Trump Administration Cracking Down on Production of Prescription Opioids: The Trump administration is using new powers to propose a significant decrease in how many opioids drug companies can manufacture in the U.S. in 2019. The Justice Department and Drug Enforcement Administration are proposing an average 10 percent decrease next year in the manufacturing quotas for six frequently misused opioids. A final rule released in July gave the agency the authority to consider a drug's potential for abuse when setting its annual opioid production limits. Before the rule was finalized, the agency could only consider factors like past sales and estimated demand. The proposed quotas for 2019 would decrease manufacturing for oxycodone, hydrocodone, oxymorphone, hydromorphone, morphine, and fentanyl. (The Hill)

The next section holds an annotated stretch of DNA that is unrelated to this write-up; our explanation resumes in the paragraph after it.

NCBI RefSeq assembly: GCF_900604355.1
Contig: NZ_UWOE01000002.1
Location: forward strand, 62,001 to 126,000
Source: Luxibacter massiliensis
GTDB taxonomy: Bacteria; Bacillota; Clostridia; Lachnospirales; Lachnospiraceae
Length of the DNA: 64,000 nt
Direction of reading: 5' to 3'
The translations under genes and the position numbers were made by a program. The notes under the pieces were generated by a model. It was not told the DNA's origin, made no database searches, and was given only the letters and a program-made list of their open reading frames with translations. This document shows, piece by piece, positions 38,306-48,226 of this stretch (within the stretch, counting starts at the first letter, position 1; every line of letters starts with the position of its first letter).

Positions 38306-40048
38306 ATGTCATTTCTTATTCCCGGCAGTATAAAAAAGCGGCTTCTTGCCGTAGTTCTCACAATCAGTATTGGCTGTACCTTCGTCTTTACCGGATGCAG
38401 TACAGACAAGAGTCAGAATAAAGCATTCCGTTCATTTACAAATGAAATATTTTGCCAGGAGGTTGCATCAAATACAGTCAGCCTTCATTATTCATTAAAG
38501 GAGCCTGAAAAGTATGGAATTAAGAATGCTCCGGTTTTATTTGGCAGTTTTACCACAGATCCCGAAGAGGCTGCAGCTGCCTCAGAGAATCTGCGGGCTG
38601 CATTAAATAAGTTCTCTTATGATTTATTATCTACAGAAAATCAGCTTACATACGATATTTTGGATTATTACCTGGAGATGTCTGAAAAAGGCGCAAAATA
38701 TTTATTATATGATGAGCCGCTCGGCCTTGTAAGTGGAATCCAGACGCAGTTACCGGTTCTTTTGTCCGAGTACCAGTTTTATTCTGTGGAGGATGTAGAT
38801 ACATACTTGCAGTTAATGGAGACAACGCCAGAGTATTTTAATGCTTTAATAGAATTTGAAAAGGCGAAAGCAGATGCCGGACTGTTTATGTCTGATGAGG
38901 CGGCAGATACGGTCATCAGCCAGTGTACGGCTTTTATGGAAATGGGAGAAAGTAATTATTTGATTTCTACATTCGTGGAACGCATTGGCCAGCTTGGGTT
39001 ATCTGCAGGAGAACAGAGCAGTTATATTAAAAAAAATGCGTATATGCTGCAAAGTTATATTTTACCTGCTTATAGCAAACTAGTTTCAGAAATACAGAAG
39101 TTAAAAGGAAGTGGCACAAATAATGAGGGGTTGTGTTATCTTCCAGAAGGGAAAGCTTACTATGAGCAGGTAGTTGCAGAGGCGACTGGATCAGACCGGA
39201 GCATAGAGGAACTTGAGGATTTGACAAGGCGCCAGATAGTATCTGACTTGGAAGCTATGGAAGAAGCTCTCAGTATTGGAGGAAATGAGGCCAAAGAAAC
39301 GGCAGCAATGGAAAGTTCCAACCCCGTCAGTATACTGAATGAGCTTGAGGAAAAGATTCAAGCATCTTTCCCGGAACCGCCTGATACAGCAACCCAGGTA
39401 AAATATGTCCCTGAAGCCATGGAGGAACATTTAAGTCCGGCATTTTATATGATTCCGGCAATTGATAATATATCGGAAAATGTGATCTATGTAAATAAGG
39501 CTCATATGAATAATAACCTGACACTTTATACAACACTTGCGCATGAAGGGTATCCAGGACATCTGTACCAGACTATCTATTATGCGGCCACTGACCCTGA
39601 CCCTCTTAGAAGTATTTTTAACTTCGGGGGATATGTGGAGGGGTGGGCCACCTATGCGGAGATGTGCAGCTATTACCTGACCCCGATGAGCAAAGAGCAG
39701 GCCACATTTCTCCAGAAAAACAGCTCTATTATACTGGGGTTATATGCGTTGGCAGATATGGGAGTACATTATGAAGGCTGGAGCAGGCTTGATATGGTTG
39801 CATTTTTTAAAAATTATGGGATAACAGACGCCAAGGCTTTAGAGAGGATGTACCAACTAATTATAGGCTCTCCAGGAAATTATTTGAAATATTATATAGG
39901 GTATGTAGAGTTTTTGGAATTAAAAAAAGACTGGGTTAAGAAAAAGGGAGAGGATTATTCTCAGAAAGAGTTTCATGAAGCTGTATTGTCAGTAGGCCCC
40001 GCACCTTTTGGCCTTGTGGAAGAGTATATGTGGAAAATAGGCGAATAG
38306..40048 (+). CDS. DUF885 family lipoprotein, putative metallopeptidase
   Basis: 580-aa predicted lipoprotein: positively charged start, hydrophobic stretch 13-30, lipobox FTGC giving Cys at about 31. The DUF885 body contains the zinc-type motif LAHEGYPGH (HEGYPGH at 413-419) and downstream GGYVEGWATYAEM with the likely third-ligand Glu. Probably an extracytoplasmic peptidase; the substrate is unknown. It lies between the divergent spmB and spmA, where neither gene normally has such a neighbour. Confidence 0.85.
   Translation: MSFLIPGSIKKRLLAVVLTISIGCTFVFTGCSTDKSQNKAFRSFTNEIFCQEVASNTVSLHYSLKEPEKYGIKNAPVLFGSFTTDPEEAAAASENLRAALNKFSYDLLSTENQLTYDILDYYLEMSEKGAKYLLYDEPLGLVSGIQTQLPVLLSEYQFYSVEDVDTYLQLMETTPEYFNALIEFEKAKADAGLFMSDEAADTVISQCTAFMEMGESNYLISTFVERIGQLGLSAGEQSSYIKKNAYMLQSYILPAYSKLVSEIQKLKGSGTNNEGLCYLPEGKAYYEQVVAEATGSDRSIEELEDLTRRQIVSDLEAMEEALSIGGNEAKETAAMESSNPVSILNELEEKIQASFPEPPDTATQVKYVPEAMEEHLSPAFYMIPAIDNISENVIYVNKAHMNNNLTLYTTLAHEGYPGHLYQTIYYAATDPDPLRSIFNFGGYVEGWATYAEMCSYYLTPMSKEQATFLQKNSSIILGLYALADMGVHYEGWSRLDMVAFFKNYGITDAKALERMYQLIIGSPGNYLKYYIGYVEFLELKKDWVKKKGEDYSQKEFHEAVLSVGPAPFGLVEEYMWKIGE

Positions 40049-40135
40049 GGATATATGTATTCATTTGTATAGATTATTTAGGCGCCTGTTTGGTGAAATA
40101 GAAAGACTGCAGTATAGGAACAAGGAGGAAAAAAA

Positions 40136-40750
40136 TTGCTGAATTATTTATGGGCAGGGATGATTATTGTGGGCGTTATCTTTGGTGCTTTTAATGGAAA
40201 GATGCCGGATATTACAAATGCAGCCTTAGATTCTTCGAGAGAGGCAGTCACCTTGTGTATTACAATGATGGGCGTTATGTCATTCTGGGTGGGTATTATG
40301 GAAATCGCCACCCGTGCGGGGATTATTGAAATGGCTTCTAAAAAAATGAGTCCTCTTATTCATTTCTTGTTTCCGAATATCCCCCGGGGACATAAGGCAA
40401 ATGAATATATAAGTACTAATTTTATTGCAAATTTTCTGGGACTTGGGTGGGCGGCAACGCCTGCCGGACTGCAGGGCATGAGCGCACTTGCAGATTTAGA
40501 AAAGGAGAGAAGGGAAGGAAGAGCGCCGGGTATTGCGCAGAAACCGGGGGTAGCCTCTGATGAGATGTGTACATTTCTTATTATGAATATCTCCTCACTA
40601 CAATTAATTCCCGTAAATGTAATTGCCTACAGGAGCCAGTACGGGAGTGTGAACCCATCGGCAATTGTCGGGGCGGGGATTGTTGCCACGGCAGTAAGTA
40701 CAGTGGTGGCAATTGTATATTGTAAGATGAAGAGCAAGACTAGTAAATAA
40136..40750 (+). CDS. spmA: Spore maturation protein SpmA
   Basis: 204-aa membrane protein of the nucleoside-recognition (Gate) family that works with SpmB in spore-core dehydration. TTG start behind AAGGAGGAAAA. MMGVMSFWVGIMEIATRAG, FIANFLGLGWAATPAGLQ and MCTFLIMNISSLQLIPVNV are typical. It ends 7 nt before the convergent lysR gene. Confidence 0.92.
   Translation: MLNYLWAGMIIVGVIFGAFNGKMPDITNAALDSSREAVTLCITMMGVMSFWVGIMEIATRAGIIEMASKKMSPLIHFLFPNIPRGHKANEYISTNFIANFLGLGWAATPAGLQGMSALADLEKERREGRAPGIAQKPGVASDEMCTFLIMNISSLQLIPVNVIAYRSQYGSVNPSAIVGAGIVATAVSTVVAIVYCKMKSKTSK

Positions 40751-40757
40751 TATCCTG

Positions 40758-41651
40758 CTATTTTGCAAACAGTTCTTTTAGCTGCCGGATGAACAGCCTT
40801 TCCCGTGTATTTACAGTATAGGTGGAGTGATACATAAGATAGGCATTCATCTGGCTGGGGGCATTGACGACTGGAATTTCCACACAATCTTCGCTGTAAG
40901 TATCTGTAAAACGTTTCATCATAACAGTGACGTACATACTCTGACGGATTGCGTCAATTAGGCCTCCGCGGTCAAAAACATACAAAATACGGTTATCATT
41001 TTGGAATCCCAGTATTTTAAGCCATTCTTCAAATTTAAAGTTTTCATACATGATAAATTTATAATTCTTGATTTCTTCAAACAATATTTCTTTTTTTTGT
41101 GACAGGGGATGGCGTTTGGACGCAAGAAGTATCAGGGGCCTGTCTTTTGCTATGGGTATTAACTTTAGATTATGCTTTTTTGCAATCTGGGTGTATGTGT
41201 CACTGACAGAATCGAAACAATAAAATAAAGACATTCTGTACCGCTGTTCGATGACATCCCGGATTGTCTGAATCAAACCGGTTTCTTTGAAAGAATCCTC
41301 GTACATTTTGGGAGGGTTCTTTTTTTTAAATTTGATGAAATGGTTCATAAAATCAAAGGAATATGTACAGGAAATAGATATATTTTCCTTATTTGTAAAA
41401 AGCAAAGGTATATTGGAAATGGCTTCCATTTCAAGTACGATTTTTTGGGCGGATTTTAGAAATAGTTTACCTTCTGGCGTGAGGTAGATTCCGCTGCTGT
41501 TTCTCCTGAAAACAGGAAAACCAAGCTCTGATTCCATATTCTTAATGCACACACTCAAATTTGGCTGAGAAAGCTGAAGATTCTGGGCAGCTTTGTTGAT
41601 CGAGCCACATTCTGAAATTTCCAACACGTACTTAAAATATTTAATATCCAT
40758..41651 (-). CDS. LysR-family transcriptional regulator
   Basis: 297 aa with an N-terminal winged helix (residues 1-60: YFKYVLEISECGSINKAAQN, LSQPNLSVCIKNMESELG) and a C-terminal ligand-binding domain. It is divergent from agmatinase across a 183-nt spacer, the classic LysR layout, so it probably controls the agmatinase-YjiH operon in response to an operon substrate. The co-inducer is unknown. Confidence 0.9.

Law Enforcement Advancing Data and Science (LEADS) Initiative Strategic Plan, 2018-2023: The National Institute of Justice (NIJ) developed the LEADS Strategic Plan to describe its current and projected efforts to increase the use of evidence and science in law enforcement and to support practitioner-led research. This document will be of interest to researchers (academia, government, and law enforcement), federal, state, and local government partners, and stakeholders in the justice system. It offers a roadmap for NIJ’s plans for expanding the LEADS Initiative. For the complete report please click here. (NIJ)